Q. Is spirometry enough to diagnose asthma in my child?
Not always. Mild to moderate asthma issometimes difficult to detect with a simple breathing test.Asthma is a variable disease, and on a “good” day when a per-son is symptom-free, test results may be normal. Spirometry ismuch more likely to detect asthma when the person is experi-encing symptoms. Physicians can look at spirometry results aswell as history of breathing symptoms or the response to a trialof asthma medications to make a proper diagnosis. In somecases, respirologists will perform bronchial challenge tests orexercise challenge tests.
Q. What signs should I watch for to recognize when mydaughter needs emergency asthma treatment?
Symptoms that need immediate medicalattention include severe wheezing or coughing, difficulty talk-ing (perhaps grunting), blue colour to lips or nails and pullingin of the muscles between the ribs or above the breast or collarbone. Call 911 if your daughter experiences any of those. Severeasthma can develop abruptly but, more often, symptoms worsengradually. Always follow the asthma action plan and have yourchild use her rescue inhaler as needed. Ifyou’re unsure she’sresponding to the inhaler, seek emergency treatment.
Q. Is it safe to take asthma medication while pregnant?
Many women are tempted tostop asthma medications when they become pregnant because
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of concern about potential side effects on the baby. However,stopping the medication may be harmful to the baby if, forexample, you have an asthma exacerbation that leads to a dropin oxygen. Most rescue medicines and controller medicationsare safe to use in pregnancy, even the first trimester. Long-acting bronchodilators will continue to be recommended if the asthma is moderate to severe. Anti-leukotriene drugs(montelukast, zafirlukast) are usually stopped because of alack of data on their safety during pregnancy.
Q. I like to run and cycle, but ﬁnd my breathing becomeslaboured on hot, humid days. My asthma is generallywell-controlled. What can I do?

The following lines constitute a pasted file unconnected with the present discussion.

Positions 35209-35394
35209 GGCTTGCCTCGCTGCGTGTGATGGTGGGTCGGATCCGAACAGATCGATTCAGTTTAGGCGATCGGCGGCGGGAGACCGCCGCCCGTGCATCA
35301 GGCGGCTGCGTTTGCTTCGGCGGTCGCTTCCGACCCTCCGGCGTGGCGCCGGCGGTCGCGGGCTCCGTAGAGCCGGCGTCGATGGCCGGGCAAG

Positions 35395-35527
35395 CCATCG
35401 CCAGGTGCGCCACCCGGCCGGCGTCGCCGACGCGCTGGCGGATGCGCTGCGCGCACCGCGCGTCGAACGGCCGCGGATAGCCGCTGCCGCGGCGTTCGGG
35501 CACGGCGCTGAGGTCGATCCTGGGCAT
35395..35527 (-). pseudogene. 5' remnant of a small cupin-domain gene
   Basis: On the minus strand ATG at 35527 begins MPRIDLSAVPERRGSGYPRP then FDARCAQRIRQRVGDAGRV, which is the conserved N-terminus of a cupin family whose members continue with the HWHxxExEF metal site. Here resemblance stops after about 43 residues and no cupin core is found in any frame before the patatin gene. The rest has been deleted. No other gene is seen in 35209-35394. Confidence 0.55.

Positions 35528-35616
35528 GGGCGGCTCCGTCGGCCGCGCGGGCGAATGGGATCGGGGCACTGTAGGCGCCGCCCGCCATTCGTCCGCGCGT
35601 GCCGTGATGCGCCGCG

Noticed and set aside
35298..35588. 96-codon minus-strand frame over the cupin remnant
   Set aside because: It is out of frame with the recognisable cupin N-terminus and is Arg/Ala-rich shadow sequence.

The best way to control asthma is to avoidtriggers wherever possible. Therefore, consider choosing anindoor activity like swimming for hot and humid days. If youfind that on many days this summer the humidity causes yourasthma to flare up, you may need to increase (or start using)controller medications. Another option is to take a couple of doses of your reliever medication 15 minutes before you gooutside to exercise. Remember, these doses don’t count when you’re monitoring your level of asthma control.
Q. How can I help my asthmatic son to quit smoking?I worry about his symptoms getting worse.
Smoking cigarettes causes increased airway inflammation which further restricts air flow and may triggera severe asthma attack. Information about the risks and bene-fits of quitting can be obtained from the Smokers’ Helpline(www.smokershelpline.ca). Encourage your son to speak withhis pharmacist or health-care provider about medications tohelp with nicotine withdrawal. He will need to develop strate-gies to deal with habits associated with smoking. For example,if he links coffee drinking and smoking, he may need to avoidcoffee temporarily. Most of all he will need plenty of support.
Q. In the past I’ve gotten thrush from my controllermedication. How can I prevent this?
Oral thrush is one of the mostcommon side effects associated with the use of inhaled corti-costeroids. To prevent it, rinse your mouth with water aftereach use. If you’re taking an inhaled corticosteroid in ametered-dose inhaler or “puffer”, it is recommended that youuse it with a spacer. This will reduce the amount of medicationthat ends up in your mouth and ensures that the right amountgets into the lungs. If the thrush persists, speak to your doctorabout changing your inhalation device or the type of corticos-teroid. Review the use of your inhalation device with anasthma educator and your pharmacist.
Rena Sorensen is a Registered Respiratory Therapist and CAE who works in central and northern Alberta. Donna Andrade is a Nurse Practitioner and CRE in the Primary Care Clinic at the Canadian Mental HealthAssociation in Oshawa, Ont. Marie-France Beauchesne is a pharmacist and CAE at the Centre hospitalier universitaire de Sherbrooke in Quebec.Send your respiratory question to: email@example.com